My own town of Ilminster in Somerset, for example, is furious that it appears to be in the process of almost being destroyed by a series of planning decisions that neither the town council, nor the chamber of commerce, was able to prevent. We should bear in mind that this town, in the old days, used to be its own urban district council. Unlike the town in Suffolk mentioned by the noble Lord, Lord Marlesford, a very large Tesco store is being built in our town, despite the fact that there is a Tesco only six or so miles away. To give Tesco its due, it wanted to put the store on the rural side of the town car park but the planners insisted that, for environmental reasons—this is why, all too often, sustainability and the environment get muddled up—it had to put the store in the town car park, which has now been moved to the outskirts of the town. Soon, anyone coming to shop in Ilminster will have to walk past the new Tesco to get to our shops—if they can be bothered; some of the shops are now nearly half a mile away. The situation has been made worse by making one of the main roads into the town a one-way street running out of town, so that most people parking and shopping have to go literally all round the houses to get home.

The decisions have not been easy. I highlight the problems of Ilminster only because there is no doubt that the concerns of the town were never properly heeded throughout the process. Residents now feel completely disillusioned with our local democracy and the planning system. I sincerely hope that this Bill will ameliorate that situation in future.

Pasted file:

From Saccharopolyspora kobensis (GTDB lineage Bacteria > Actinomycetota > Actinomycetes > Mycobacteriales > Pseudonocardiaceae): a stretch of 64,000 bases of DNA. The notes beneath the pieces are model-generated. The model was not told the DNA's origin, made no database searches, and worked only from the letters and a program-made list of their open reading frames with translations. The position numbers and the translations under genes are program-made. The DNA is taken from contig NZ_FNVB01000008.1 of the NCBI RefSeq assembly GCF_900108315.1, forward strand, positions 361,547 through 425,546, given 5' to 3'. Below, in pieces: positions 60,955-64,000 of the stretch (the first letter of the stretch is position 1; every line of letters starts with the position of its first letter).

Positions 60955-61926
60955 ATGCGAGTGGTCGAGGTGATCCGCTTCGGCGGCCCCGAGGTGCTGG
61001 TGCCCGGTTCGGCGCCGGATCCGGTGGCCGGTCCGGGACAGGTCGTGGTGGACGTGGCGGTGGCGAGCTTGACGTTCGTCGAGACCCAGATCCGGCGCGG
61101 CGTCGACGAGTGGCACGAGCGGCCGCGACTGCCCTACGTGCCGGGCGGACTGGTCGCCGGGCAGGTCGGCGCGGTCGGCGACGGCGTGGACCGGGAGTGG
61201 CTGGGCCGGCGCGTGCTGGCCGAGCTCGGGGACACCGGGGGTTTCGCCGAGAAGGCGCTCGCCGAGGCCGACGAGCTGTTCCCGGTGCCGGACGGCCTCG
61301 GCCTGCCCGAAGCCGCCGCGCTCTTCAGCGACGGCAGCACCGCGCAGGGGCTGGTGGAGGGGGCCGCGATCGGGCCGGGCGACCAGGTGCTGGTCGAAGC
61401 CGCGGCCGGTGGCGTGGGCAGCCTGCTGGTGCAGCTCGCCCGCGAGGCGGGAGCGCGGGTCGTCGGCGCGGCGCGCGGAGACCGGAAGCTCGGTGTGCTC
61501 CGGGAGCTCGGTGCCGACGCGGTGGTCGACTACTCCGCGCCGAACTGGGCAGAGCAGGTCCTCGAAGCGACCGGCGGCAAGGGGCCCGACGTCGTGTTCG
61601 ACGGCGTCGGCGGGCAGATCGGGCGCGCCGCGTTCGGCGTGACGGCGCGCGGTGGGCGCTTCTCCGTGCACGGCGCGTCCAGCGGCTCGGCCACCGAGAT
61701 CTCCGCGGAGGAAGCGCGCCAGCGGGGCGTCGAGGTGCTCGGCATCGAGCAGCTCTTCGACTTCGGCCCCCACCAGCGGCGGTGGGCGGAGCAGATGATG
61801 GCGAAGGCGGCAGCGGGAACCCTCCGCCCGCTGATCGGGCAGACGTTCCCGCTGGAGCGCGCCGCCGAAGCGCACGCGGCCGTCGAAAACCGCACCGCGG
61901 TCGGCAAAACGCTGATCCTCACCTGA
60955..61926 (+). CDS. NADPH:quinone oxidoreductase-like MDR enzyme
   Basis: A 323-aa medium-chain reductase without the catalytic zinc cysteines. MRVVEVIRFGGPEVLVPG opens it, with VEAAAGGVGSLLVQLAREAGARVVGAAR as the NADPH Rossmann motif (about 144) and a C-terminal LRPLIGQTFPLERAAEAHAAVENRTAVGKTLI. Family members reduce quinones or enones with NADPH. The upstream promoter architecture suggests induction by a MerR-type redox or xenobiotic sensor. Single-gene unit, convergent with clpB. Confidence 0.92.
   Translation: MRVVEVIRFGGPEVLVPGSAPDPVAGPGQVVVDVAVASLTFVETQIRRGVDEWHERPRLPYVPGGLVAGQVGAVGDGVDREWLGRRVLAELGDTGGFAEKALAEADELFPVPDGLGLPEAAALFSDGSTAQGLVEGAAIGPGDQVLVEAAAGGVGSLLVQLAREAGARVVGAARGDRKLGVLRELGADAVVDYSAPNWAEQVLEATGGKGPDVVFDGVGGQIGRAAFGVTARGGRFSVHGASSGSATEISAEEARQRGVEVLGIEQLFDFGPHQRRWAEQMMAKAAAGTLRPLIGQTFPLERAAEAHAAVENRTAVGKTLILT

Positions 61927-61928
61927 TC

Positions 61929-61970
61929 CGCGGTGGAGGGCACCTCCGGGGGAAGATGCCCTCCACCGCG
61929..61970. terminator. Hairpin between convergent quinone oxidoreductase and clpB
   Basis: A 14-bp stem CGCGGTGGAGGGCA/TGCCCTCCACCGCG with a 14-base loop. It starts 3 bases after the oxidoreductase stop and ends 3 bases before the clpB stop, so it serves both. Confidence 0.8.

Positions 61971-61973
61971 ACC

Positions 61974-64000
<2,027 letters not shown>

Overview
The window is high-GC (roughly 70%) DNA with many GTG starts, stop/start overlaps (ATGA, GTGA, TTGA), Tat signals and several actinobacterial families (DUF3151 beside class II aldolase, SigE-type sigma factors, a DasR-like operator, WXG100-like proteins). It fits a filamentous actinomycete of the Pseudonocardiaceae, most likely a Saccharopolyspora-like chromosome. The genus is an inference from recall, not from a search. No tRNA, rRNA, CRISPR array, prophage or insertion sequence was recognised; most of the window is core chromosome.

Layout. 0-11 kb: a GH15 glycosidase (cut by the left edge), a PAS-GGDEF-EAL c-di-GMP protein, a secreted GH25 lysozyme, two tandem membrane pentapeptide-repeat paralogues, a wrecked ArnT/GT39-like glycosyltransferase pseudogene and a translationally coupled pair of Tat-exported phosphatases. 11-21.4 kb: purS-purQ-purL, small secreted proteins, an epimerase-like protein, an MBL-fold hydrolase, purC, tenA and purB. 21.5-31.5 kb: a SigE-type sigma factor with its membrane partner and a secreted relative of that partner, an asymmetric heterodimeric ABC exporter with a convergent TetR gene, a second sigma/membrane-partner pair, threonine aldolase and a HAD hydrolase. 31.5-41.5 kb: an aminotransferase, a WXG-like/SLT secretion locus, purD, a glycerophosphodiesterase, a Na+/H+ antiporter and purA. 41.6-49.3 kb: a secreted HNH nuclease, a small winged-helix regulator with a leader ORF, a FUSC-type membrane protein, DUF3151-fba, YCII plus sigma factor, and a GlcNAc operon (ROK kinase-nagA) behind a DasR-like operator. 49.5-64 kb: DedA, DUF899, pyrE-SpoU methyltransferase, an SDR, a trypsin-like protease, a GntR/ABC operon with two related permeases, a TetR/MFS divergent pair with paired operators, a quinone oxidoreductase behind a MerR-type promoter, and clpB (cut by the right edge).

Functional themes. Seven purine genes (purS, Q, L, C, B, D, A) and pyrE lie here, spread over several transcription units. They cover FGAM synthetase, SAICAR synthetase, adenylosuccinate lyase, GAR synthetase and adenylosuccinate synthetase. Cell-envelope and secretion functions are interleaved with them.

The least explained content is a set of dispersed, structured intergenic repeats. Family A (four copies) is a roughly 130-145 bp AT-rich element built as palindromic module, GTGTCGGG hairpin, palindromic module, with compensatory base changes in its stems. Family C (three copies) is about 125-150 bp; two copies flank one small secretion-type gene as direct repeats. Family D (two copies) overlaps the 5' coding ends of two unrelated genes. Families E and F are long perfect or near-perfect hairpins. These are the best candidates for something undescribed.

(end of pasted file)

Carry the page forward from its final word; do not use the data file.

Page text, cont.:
I hope that the Bill will have an easy passage through this House and that, if anything, more power will be given to parish councils to control their own future, rather than leaving it to the principal councils to dribble down favours that they might think the parishes should be allowed. I do not quite understand whether the local spending reports can now go down as low as to parish level, or whether they only apply to the principal council areas as a whole. Perhaps the Minister or the noble Lord, Lord Marlesford, could respond to that. I believe that, with the possible formation of more unitary authorities, it will be particularly important for parishes to be able to grasp their own futures. I guess that it will all depend on the signals

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given out by the Secretary of State, with reference to the action plans being prepared by the principal councils. So, in spite of some very minor misgivings, I strongly endorse this Bill.

4.20 pm